Welcome to the Underage Drinking Enforcement Training Center Website.


to the Underage Drinking Enforcement Training Center Website.

On this site you can find out about Center services to assist

states and local communities in their efforts to combat underage

drinking and related problems though enforcement of alcohol


How Are We Doing?

UDETC Reaches

Out in a Time of Need

As reports from the damage and destruction caused by

Hurricane Katrina come in, we are asking the UDETC family

around the country to take a moment of silence for those

whose lives, homes, and properties have been affected

by this devastating storm. As a professional team we

fight state and local issues of underage drinking but

as a personal team we share the pain and concern of

our neighbors. Let’s join together and send a

prayer or positive thought to those in Louisiana, Mississippi,

and Alabama. We will be in contact with impacted states

to see if we can support them in any capacity. We will

keep you updated.

For information on donations, volunteer opportunities

and local information go to CNN’s webpage at:



Resource Alert – January 2006

Binge Drinking Linked to US Death


A University of Washington study indicates that 63,718 deaths

could be attributed to alcohol use (2000), which is 4% of

all deaths for males and 1.5% of all deaths for females. Motor

vehicle crashes were the most frequent cause of death for

binge drinkers, according to the study. “In contrast

to many other causes of death, deaths from alcohol are due

to preventable, high-risk behaviors”, stated Dr. Frederick

Rivara, the principle investigator for the study. For more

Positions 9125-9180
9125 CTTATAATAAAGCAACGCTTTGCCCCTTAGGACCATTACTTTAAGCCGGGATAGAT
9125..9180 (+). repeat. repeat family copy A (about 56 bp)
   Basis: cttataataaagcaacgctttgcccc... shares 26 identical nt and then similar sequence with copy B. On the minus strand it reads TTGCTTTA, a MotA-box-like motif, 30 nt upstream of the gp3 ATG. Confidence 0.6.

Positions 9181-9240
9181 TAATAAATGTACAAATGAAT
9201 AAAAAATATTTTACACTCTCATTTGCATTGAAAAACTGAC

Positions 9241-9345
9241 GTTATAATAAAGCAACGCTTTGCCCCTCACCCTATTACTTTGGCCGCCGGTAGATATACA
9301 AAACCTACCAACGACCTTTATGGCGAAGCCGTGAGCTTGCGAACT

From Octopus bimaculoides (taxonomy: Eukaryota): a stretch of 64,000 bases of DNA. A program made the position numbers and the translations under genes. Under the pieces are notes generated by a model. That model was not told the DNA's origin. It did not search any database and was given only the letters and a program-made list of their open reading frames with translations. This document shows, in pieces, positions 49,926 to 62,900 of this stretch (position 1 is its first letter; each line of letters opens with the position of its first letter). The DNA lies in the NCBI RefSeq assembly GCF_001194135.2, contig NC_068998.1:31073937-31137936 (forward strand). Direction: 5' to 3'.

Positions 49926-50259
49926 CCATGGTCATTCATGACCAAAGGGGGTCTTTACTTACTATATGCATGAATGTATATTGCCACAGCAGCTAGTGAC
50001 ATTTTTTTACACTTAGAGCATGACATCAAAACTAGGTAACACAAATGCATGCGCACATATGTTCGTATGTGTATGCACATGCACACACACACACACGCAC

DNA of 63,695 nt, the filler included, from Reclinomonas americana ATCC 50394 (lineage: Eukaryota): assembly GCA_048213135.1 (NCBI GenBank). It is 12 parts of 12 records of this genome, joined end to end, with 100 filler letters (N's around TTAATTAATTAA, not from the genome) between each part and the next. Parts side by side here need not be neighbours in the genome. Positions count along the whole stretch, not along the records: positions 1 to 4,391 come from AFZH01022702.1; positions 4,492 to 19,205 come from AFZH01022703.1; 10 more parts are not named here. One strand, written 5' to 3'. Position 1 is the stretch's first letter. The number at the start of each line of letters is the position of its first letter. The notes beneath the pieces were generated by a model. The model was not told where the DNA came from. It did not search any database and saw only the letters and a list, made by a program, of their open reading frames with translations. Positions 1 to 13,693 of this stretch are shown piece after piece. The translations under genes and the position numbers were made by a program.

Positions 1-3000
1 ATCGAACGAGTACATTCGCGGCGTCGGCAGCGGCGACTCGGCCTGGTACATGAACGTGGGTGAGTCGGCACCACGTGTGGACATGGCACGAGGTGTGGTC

information on this study, go to: http://uwnews.org/article.asp?articleID=5253&Search=Binge%20Drinking.

International Studies Related to Underage Drinking

Binge Drinking Episodes and Dementia Potential

A Finnish study found that dementia is connected to repeated

use of alcohol to the point of drunkenness. The threat for

dementia later in life is tripled when a large amount of alcohol

is drunk on one occasion per month, despite periods of non-alcohol

use in between. The study also points out that individuals

who pass out due to alcohol use at least twice a year are

at 10 times greater risk to develop mental illness. The overall

message from the study is that it is not necessarily the amount

of alcohol consumed, but the pattern of drinking that influences

dementia. To read the full text and to see further information

on this study, log on to: http://news.yahoo.com/s/afp/20051130/hl_afp/finlandhealthdrinkalcoholresearch_051130150528

Lowering the Drinking Age and Car Crashes

According to a study based on data from New Zealand, conducted

by Robert Voas, Ph.D., at the Pacific Institute for Research

and Evaluation, lowering the drinking age increases car crashes

among youth. The study found that the rate of traffic crashes

and injuries increased 12% for 18-19 year old males and 14%

among 15-17 year old males in the four years before and after

the New Zealand legislature lowered the drinking age to 18.

For females, rates rose 51% for 18-19 year olds and 24% for

15-17 year olds. The study estimated that 400 serious injuries

and 12 deaths each year among 15-19 year olds would not occur

if New Zealand raised their minimum legal drinking age. Currently,

there are five U.S. States that have legislation pending to

lower their minimum legal drinking age. This study will be

published in the January 2006 edition of the Journal of American

Public Health.

January Audio-Teleconference Call

Alcohol is a major problem on university campuses and often

turns up as a factor in cases of vandalism, physical and sexual

assault, and poor academic performance. A “dry campus,”

by definition prohibits alcohol at any university-owned property,

as well as at any school-sponsored event, be it off-campus

or on-campus. A conventional counter-argument to a dry campus

policy has been that if alcohol is banned on campus, then

students will increase off-campus consumption. The audio call

will address research on Dry and Wet campuses and environmental

strategies used to address their challenges and accomplishments.

You can register for this month’s call at www.udetc.org/Registration.asp.

To print a hard-copy of this month’s Resource Alert

and view it’s flyers, click on the following link: www.udetc.org/documents/ResourceAlerts/ResourceAlert0106.pdf.


Medical Reviewer